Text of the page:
You started your commentary by stating the very point that I am making. "The only people that have the right to vote are legal U.S. citizens." Which by the way, as you have agreed, is the law. That's as it should be. So, if we are saying that people must vote on a proposed Constitution, and that we need to define who are True Virgin Islanders for that purpose, then you have to be a citizen. That is the whole point of my position.
Now you say that this issue is one different than made in your letter, however, I believe that it's one in the same, because, although you focused on people that have made honorable contributions in the community being considered as True Virgin Islanders, the underlying factor of my position is, "Who is considered a True Virgin Islander" for the purposes of having the right to be able to vote as part of a new V.I. Constitution. So I believe we are talking about the same thing.
Now if as a community you want recognize the people that show a genuine care and concern for their community, that's fine, I applaud that, but as I've said before, and as I was alluding to in the scenario, that does not give them the right to vote, if they have not been Naturalized as a citizen.
I also agree that immigrants are not the ones running the government, which is where the problems lye. I by no means am suggesting that True Virgin Islanders and legal citizens are not to blame for the current situation, because they are. Furthermore, being a person that cares about your community and doing things to better community will not on it's own make the community better. You need people with the intestinal fortitude to enforce the laws that are largely ignored. I would dare say that these would be the same people that have the care and concern for the islands that you talked about.
My scenario was made to show that if the laws of citizenship are not enforced then people that are wealthy could plant themselves in the community and influence it's future without having been a legal citizen. I was being facetious in my scenario, because for that scenario to play out it would mean the failure and lack of enforcement of several laws by a number of public officials, which is what I believe is happening right now, and would most certainly be the case if there was an all inclusive memorandum that allowed any individual whether contributor in community or not, to be considered a "True Virgin Islander" and as such, have voting rights. This is not to say that a person could not fulfill all the required laws to become a citizen, and still do the same thing that the businessman did in the scenario; however, by doing this, they would have a lot more at stake, and it would take a total breakdown of the system. They would have a name and a number that identifies them to everyone.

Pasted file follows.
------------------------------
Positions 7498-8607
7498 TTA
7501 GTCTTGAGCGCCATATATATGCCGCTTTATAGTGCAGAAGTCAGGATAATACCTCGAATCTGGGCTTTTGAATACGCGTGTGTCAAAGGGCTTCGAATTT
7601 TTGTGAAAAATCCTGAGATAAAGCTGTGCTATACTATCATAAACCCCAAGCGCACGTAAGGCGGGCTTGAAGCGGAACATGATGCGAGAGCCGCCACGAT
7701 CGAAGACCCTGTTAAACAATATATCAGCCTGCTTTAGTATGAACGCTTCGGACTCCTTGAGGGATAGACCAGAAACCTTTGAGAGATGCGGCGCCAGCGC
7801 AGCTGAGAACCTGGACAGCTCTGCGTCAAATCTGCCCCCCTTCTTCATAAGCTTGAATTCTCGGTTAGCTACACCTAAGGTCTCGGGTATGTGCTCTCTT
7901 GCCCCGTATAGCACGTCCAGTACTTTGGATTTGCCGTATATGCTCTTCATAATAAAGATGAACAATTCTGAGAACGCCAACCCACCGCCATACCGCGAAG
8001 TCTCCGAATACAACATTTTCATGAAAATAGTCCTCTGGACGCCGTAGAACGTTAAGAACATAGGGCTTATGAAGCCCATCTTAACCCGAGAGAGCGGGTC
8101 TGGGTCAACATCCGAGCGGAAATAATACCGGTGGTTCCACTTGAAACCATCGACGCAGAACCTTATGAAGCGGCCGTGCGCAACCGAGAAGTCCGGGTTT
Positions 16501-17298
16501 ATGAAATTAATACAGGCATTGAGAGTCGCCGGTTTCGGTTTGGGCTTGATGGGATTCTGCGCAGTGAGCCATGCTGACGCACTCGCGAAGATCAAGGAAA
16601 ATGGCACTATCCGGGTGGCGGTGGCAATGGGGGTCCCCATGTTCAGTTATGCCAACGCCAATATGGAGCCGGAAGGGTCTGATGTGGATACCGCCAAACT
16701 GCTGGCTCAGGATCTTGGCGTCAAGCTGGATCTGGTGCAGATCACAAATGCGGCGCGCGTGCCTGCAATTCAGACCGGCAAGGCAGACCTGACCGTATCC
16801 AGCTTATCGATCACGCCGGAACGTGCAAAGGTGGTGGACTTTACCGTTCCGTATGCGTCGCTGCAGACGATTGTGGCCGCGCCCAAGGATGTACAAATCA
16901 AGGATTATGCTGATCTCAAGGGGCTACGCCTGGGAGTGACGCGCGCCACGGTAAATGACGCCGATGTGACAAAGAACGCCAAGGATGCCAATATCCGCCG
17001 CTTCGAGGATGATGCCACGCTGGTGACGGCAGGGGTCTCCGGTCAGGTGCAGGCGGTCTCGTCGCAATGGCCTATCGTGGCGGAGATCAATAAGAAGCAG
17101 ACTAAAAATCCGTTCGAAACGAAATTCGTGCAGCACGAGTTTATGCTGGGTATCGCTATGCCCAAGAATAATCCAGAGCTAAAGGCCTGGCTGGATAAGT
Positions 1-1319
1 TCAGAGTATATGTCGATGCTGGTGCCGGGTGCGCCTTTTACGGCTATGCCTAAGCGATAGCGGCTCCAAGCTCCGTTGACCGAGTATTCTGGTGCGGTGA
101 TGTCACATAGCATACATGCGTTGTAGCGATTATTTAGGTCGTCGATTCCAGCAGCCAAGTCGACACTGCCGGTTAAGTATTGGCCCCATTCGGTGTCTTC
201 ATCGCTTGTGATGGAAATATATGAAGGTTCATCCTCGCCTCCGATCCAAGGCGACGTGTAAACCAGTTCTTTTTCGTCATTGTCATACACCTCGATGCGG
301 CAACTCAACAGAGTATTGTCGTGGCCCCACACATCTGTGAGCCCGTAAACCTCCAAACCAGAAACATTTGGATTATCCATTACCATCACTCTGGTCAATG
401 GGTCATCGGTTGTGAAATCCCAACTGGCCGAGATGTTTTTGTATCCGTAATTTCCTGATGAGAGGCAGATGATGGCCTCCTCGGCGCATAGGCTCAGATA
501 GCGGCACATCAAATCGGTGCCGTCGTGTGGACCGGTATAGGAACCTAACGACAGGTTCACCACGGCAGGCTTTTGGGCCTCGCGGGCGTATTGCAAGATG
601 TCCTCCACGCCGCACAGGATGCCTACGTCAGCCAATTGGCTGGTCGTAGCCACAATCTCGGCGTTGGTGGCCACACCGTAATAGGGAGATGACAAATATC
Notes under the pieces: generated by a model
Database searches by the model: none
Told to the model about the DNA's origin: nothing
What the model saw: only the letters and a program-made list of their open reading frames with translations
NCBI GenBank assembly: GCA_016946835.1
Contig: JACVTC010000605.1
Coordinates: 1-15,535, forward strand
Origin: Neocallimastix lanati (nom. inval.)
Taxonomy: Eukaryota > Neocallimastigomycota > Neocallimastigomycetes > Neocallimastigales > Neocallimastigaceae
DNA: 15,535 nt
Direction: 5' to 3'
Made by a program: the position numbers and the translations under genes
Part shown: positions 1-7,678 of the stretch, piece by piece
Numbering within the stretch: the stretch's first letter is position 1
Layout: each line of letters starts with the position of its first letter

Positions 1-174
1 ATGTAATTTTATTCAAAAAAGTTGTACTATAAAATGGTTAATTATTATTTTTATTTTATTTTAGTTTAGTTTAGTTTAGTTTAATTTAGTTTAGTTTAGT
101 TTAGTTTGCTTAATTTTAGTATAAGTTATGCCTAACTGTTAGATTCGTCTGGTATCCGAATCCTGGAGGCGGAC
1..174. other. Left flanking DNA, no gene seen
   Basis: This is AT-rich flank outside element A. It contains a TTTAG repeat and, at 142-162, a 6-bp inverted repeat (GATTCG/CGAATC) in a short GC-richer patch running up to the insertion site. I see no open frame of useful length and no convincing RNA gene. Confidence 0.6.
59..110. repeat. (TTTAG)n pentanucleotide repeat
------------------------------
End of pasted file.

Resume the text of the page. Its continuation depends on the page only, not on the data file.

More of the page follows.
The Virgin Islands needs people that not only care enough about their community to do many of the great things that you talked about, but they also need to have the honor, commitment, compassion and courage to do what the people of the islands should require of their Public Officials, their jobs!! After all, these are the people that are supposed to uphold the laws of the land and work for the betterment of the community. The beginnings of rooting out corruption starts with ousting the corrupt, and then replacing them with people of honor, compassion and a commitment to work and enforce the laws, like that of citizenship, which cannot be ignored when considering "who is a True Virgin Islander". It's not about where you were born, or how much you have or have given. It's about doing what is right by the people, the community, and the law that governs the place that you call home.
Baton Rouge, La.
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